MassCOSH: 47 Massachusetts Workers Died on the Job in 2010; Improved Safety Oversight Needed

May 2, 2011
The 2011 “Dying for Work in Massachusetts: Loss of Life and Limb in Massachusetts Workplaces” report documents the 47 worker fatalities that occurred in the commonwealth in 2010 and calls for improved oversight and safety precautions to prevent on-the-job deaths.

The report, which is produced by the Massachusetts AFL-CIO, the Massachusetts Coalition for Occupational Safety and Health (MassCOSH) and the Western Massachusetts Coalition for Occupational Safety and Health (Western MassCOSH), stressed that workplace fatalities are preventable.

“Of the 47 families who suffered the pain of losing a loved one at work this year, many have to struggle with the fact that an existing safety regulation could have saved their loved one’s life,” said Robert Haynes, president of the Massachusetts AFL-CIO. “All an employer had to do was care enough to properly implement it.”

The report called for strengthened OSHA regulations and enforcement; increased immigrant worker protections, such as additional bilingual investigators and stronger whistleblower protections; work schedules and staffing arrangements that do not promote workplace injuries or illnesses; comprehensive workplace safety programs; and more.

“OSHA lacks funding, staff and tools to deter violations,” the report stated. “Fatal and serious workplace injuries in 2010 continued to occur because Massachusetts employers ignored OSHA regulations and failed to institute basic safety measures. Strong government regulations and enforcement – including criminal prosecution – is essential, but often lacking.”

Report Highlights:

  • Ten worker fatalities, or 21 percent, occurred in the construction industry;
  • Transportation (12 fatalities), falls (9 fatalities), commercial fishing (four fatalities) and workplace violence (three fatalities) otherwise accounted for the majority of worker deaths in Massachusetts;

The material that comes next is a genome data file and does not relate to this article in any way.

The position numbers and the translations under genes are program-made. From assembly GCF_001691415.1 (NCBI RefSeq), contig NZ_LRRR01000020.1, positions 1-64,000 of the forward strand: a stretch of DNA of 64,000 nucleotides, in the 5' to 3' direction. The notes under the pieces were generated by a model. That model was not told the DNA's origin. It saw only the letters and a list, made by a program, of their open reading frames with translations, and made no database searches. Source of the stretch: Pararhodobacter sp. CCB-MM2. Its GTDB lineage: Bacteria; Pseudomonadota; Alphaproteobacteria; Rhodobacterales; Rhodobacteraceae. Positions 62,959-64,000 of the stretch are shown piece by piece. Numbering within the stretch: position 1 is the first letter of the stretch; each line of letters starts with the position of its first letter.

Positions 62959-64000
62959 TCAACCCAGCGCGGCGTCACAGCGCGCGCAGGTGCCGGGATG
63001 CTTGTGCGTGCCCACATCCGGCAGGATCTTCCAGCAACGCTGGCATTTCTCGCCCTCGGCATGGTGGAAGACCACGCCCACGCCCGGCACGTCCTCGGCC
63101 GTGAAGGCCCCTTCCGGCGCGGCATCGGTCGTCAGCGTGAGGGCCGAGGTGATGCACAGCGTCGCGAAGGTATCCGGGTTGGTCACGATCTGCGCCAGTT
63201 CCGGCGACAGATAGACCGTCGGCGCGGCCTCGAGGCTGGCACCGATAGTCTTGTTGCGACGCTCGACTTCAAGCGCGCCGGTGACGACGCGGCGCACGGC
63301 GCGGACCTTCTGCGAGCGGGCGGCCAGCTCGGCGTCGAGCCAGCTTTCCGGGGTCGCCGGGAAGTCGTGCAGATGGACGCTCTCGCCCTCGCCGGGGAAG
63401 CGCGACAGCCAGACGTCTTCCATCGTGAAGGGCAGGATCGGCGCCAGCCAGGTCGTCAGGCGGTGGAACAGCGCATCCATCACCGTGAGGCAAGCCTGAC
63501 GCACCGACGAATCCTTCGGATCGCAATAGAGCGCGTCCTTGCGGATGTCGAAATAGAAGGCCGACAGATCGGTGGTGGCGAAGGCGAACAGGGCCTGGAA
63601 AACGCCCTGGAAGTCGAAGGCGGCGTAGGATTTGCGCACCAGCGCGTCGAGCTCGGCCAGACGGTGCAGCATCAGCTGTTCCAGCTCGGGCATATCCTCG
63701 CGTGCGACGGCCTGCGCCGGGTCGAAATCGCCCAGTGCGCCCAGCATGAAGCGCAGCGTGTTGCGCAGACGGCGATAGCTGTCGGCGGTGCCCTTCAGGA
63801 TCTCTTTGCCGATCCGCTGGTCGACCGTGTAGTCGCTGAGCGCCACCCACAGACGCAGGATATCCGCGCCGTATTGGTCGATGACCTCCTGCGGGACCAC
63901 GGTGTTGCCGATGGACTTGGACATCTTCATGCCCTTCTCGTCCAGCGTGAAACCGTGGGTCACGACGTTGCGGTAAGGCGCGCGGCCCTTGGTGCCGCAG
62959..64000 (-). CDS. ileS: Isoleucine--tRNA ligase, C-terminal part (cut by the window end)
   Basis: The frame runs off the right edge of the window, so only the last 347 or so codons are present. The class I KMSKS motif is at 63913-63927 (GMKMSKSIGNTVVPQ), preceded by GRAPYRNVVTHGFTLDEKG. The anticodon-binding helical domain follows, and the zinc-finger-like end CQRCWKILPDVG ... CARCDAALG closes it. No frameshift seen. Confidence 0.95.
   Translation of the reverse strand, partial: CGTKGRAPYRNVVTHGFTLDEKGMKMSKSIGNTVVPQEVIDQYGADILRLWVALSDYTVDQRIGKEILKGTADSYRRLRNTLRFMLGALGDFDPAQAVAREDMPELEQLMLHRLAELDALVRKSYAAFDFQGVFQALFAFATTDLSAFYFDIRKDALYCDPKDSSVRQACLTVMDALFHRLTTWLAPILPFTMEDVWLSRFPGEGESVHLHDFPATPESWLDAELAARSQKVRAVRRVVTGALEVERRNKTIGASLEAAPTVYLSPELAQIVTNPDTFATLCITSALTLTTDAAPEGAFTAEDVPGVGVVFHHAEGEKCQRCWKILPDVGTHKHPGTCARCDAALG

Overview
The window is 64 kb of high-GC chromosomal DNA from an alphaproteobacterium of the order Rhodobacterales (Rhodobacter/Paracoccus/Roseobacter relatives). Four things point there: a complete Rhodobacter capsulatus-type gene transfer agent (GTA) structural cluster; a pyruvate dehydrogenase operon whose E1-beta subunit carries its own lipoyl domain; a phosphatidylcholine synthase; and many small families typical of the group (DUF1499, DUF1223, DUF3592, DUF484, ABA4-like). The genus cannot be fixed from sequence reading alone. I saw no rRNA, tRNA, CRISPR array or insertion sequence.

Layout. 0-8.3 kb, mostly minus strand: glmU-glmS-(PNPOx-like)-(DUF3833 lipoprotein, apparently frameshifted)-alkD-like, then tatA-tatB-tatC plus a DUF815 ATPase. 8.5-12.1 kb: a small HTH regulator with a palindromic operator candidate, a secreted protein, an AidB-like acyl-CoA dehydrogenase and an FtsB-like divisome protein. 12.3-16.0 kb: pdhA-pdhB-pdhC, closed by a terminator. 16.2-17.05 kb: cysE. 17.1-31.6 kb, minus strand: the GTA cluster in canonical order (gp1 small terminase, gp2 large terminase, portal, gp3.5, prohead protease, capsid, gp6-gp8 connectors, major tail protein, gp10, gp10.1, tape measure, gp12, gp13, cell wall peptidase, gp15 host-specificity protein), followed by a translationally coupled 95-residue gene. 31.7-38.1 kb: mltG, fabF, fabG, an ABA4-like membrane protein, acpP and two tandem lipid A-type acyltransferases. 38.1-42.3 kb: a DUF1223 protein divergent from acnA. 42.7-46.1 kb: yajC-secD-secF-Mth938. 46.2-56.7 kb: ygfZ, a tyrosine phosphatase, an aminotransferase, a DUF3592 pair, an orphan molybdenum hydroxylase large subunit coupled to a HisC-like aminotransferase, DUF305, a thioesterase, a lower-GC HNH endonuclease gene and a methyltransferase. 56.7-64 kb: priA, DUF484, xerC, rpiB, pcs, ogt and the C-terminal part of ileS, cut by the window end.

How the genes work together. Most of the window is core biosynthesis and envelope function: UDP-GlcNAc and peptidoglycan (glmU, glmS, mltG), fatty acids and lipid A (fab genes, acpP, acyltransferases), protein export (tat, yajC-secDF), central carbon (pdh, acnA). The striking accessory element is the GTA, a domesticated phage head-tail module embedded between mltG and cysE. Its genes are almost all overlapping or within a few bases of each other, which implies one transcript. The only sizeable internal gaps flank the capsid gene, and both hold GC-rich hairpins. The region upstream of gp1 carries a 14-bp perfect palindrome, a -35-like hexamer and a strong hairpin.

• Fatally injured workers ranged in age from 18-77, with an average age of 50;
  • Just over half of workers who died on the job were age 50 or older;
  • Temporary workers and Latino employees may face an increased risk for workplace injury, illness or death;
  • Approximately 440 additional workers in Massachusetts died from occupational diseases in 2010.

The 47 fatalities showed a decline compared to the 62 on-the-job deaths that occurred in the commonwealth in 2009. Even so, the report explained that worker deaths in Massachusetts have fluctuated in recent years, and declines in worker deaths typically have been followed by an increase the following year.

“Dying for Work in Massachusetts” was released in conjunction with Workers’ Memorial Day on April 28. Download a copy of the report here.

About the Author

Laura Walter

Laura Walter was formerly senior editor of EHS Today. She is a subject matter expert in EHS compliance and government issues and has covered a variety of topics relating to occupational safety and health. Her writing has earned awards from the American Society of Business Publication Editors (ASBPE), the Trade Association Business Publications International (TABPI) and APEX Awards for Publication Excellence. Her debut novel, Body of Stars (Dutton) was published in 2021.

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